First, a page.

In Africans in Colonial Louisiana: The Development of Afro-Creole Culture in the Eighteenth Century, historian Gwendolyn Midlo Hall informs us that the first two slave ships arrived in Louisiana in 1719 from Africa, bringing not only enslaved Africans but also seed rice in an effort to introduce rice cultivation to the colony. By 1720, rice was growing along the Mississippi. The grain became so abundant that it was occasionally exported to the French Caribbean and to Spanish Pensacola. Midlo Hall and Judith Carney, geographer and author of Black Rice: The African Origins of Rice Cultivation in the Americas, suggest that the rice in the case of both Louisiana and Haiti may have been Oryza glaberrima, a rice that is native to the rice-growing regions of West Africa. While it has long been acknowledged that Spain received its rice cuisine, and indeed the grain itself, from its North African conquerors the Moors, many forget that the Moors were from an area that had been on a trade route and in close contact with rice-growing regions on the West African coast for centuries. Still more are unaware that West Africa can boast its own variant of rice.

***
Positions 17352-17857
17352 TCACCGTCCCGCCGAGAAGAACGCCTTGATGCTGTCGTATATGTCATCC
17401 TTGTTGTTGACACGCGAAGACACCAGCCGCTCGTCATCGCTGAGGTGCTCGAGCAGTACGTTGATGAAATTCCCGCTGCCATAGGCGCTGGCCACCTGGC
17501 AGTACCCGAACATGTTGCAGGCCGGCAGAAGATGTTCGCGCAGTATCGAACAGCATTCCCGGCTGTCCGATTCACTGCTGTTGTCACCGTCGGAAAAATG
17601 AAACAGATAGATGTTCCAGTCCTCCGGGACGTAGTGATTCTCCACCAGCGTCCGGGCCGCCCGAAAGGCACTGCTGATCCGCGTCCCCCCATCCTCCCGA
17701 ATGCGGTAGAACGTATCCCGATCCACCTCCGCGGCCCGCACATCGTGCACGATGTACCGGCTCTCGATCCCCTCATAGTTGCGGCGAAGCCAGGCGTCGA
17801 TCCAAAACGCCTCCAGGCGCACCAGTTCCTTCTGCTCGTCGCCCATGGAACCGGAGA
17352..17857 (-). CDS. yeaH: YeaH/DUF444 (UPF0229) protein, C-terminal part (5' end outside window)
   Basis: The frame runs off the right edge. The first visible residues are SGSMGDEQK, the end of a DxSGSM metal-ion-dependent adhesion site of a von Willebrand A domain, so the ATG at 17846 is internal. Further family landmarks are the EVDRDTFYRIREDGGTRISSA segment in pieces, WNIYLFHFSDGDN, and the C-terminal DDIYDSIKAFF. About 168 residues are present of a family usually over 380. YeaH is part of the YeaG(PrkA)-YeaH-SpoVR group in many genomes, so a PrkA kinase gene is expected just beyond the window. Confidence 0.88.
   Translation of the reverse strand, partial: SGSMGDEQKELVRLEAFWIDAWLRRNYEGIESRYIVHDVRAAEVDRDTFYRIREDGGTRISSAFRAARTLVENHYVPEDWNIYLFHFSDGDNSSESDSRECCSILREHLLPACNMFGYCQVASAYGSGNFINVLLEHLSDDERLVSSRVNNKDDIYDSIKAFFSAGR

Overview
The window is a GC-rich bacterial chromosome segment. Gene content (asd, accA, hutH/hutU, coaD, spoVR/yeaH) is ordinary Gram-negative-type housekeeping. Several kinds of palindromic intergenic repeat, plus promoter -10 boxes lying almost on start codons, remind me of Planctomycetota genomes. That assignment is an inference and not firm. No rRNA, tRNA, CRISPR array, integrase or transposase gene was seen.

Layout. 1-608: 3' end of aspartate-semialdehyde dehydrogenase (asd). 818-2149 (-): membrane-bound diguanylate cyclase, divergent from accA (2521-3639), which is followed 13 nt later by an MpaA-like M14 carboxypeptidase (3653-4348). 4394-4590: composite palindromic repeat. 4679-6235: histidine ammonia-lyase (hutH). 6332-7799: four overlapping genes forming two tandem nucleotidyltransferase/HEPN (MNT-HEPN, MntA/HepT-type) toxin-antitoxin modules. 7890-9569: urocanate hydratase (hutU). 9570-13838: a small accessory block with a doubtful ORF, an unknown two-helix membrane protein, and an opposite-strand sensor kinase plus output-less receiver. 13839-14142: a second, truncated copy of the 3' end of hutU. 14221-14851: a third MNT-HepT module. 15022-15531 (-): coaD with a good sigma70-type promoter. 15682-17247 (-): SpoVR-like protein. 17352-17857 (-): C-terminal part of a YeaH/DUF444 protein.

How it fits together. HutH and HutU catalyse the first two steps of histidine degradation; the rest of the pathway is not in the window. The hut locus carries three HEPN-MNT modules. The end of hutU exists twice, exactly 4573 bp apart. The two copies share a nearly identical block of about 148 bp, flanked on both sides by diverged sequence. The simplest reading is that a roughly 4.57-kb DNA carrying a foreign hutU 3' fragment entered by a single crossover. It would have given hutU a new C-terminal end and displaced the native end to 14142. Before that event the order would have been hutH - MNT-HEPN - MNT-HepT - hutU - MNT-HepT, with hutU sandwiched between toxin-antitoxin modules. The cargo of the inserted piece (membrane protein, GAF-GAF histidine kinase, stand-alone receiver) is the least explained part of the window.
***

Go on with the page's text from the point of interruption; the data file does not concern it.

Looking at the historic cookbooks of that other American rice-growing region, Charleston and the South Carolina Low Country, one is struck by the numbers of rice breads, pilaus (or purloos to use the Charleston term), croquettes, cookies, and casseroles, but there are few of these in the first New Orleans cookbooks. In some cases those that do appear often acknowledge their link to the Spanish and French Caribbean in name or ingredients.

Perhaps rice was so commonplace that recipes were not deemed necessary. Of the few that remain—red beans and rice, jambalaya, and congri—the connections are flagrant. My “ah-ha” moment came several decades back. In the 1970s, the road from Port au Prince, Haiti, north to Cap Haitien was bumpy and rutted, but it was a culinary highway offering numerous surprises: peasants by the roadside sold mangos and citrus from woven baskets; cafes looked like sepia versions of those I’d seen in France; and around one memorable turn, a vista of rice paddies appeared that seemed transported from Southeast Asia. I’d never thought of rice growing in the Caribbean or the connections with the rice-growing regions of the United States. One day, years later, while thumbing through my Haitian cookbooks, I was surprised and delighted to find a recipe for a dish simply called riz national or pois ac diri (rice and peas in Kreol). All of the recipes call for rice, red beans or kidney beans, seasonings, and some form of smoked pork, bacon, ham, sausage, or salt pork. Make the beans Camellia and cook them on Monday, and voilà! red beans and rice, New Orleans style! The dish that is Monday’s hallmark in the Crescent City is so popular in Haiti that it is simply known as national rice.